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If you are wearing the inside of your front tires and your front end alignment guy says that he cannot get the setting to 0 deg. camber like Dicktator sez, you probably have worn and/or failing upper and lower control arm bushings. They are 11 to 14 years old regardless of miles. You need to replace them.

Negative camber is when the top of your wheel is pushed in, or the bottom is pushed out past vertical. As the bushing fails on the bottom control arm, the bottom of your wheel moves out. The adjustment to stand the wheel vertical (or 0 Deg. camber) is accomplished by loosening 3 big bolts on the underside of the frame and moving the forged bracket that the lower control arm is attached to.(yeah, I know, don't end a sentence with a preposition). Those 3 bolts are in slots in the forged bracket, but when the bushing is failing/worn you run out of adjustment (sliding the bracket in using the slots) and the guy says he cannot get to 0 deg.

My truck is lowered 1 1/2" in the front. It has been lowered about 3 years without any problem with the front end, no tire wear. I checked the tires before I went to the International, no problem. I checked them the other day and I had significant wear on the inside of both tires. I took it to the alignment shop, could not align to 0 deg. caster, best he could do was -1.6 deg. He said the problem was caused by lowering the truck and that I would have to raise it back up. NOT AN OPTION! I called MIKE!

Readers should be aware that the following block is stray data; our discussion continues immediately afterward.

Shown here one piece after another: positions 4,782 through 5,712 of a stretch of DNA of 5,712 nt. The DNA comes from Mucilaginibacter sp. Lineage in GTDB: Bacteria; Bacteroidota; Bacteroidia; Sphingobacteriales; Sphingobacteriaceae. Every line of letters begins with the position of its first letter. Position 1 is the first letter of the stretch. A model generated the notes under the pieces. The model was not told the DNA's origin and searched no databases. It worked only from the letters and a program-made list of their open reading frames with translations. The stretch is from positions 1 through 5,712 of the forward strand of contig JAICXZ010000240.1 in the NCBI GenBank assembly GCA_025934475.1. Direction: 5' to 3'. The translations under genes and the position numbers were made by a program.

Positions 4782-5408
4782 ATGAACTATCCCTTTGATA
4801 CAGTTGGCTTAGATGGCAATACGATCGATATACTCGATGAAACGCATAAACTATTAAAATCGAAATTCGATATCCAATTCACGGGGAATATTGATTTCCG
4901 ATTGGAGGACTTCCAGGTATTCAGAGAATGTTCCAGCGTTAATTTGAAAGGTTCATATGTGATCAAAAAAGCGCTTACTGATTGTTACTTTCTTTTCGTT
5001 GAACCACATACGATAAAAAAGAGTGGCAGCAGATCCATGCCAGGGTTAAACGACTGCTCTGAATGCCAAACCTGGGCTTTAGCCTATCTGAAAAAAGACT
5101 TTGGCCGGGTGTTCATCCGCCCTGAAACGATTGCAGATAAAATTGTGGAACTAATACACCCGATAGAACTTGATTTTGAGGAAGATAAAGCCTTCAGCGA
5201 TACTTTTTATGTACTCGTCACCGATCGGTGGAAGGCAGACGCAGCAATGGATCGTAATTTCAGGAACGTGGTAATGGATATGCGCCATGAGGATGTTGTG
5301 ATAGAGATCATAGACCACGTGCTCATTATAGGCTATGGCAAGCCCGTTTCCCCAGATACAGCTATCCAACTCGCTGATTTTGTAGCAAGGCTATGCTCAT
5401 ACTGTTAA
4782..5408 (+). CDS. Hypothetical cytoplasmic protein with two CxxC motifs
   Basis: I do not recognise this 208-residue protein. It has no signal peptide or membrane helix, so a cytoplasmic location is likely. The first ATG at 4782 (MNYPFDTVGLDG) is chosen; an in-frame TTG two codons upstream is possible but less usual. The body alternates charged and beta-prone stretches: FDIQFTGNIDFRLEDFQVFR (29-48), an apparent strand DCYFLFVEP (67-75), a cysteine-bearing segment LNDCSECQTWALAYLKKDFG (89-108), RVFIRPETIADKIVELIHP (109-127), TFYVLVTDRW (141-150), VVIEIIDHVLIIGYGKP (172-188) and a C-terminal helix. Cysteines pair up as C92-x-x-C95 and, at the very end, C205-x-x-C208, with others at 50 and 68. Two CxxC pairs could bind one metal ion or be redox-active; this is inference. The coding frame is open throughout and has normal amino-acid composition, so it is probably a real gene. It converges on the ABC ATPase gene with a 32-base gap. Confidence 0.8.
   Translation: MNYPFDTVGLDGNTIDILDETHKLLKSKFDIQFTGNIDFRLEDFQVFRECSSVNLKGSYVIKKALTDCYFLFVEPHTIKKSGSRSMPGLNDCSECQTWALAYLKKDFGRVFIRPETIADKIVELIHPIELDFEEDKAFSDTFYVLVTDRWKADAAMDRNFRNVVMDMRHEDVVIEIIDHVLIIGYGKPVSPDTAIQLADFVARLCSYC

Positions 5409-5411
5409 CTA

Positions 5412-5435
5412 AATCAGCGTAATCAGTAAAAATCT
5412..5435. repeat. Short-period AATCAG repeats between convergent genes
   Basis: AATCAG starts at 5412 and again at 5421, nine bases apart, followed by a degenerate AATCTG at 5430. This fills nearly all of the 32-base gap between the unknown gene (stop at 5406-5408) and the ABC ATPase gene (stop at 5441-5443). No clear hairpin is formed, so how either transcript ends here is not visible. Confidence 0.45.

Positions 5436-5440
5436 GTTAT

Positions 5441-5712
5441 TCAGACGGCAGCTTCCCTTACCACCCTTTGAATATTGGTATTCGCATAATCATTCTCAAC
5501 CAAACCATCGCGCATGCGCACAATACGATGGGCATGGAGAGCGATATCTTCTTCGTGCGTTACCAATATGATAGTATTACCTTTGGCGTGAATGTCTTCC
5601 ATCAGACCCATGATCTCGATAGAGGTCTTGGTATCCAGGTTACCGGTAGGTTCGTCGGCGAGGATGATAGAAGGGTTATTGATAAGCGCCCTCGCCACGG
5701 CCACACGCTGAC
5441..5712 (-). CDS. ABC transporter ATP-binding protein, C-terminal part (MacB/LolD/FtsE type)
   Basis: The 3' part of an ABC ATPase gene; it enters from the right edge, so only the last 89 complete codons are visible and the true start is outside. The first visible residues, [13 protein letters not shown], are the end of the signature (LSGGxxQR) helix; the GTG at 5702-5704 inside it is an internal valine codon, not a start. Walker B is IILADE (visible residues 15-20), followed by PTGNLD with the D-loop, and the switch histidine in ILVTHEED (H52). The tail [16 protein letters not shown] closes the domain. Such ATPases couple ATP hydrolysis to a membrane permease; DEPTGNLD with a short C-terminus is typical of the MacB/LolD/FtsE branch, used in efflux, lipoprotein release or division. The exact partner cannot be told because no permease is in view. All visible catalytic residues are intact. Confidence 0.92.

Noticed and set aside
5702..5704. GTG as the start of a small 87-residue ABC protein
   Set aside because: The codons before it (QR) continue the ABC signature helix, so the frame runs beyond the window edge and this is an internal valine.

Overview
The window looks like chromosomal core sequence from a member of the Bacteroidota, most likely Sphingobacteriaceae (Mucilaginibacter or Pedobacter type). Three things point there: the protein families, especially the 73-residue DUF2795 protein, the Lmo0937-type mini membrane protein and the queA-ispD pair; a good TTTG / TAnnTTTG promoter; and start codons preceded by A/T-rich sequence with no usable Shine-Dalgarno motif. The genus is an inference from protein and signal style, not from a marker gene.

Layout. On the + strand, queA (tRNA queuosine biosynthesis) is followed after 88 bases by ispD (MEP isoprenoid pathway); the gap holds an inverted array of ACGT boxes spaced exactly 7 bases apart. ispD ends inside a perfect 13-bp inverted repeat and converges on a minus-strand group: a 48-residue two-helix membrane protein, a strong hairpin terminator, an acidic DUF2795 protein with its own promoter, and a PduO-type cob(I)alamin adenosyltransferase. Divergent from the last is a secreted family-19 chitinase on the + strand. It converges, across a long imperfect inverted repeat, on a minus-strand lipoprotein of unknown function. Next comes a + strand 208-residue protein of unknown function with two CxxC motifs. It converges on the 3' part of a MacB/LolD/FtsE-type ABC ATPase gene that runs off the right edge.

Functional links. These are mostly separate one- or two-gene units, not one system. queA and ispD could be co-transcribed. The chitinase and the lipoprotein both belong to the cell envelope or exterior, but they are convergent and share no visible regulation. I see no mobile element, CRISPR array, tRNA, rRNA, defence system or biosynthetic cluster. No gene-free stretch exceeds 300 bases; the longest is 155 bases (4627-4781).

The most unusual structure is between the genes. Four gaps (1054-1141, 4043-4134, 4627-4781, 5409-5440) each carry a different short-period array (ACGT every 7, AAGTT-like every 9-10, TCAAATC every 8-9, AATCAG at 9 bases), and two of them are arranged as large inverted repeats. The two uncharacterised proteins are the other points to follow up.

Mike told me I could probably get to 0 deg. by changing the bushings. But I would not have much adjustment later. He told me what to do to increase the camber adjustment (a simple engineering fix ) if your truck is lowered.

So I ordered front and rear Prothane Bushings from Mike. I figured if the front are bad, so are the rear. Also I am off to the machine shop for that simple fix.

Long Story Short, if your truck is stock in front and you can't get to 0 deg. camber, replace with Prothane Bushings from Mike. If your truck is lowered in front and you can't get to 0 deg.camber, order the Prothane Bushings from Mike and ask him what to do to increase camber adjustment. And he said since the upper ball joints work harder on a lowered truck to replace them also. I am, with Moog.

All of the leaves have fallen off of my shade tree and the wind is blowing, so I moved inside the garage.


Jack
 
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I had a similar problem with alignment on my 2006 with the 1" front 1.6" rear drop of an Eibach spring set. Bushing wear didn't seem like the issue with less than 25000 miles on the truck.

I spoke to Tony at Norcal SS about his custom SSR upper arms from DJM, and decided that was the answer. Seeing as the front end was coming apart, I ordered the prothane bushings from Mike, and replaced the lower arm bushings with those.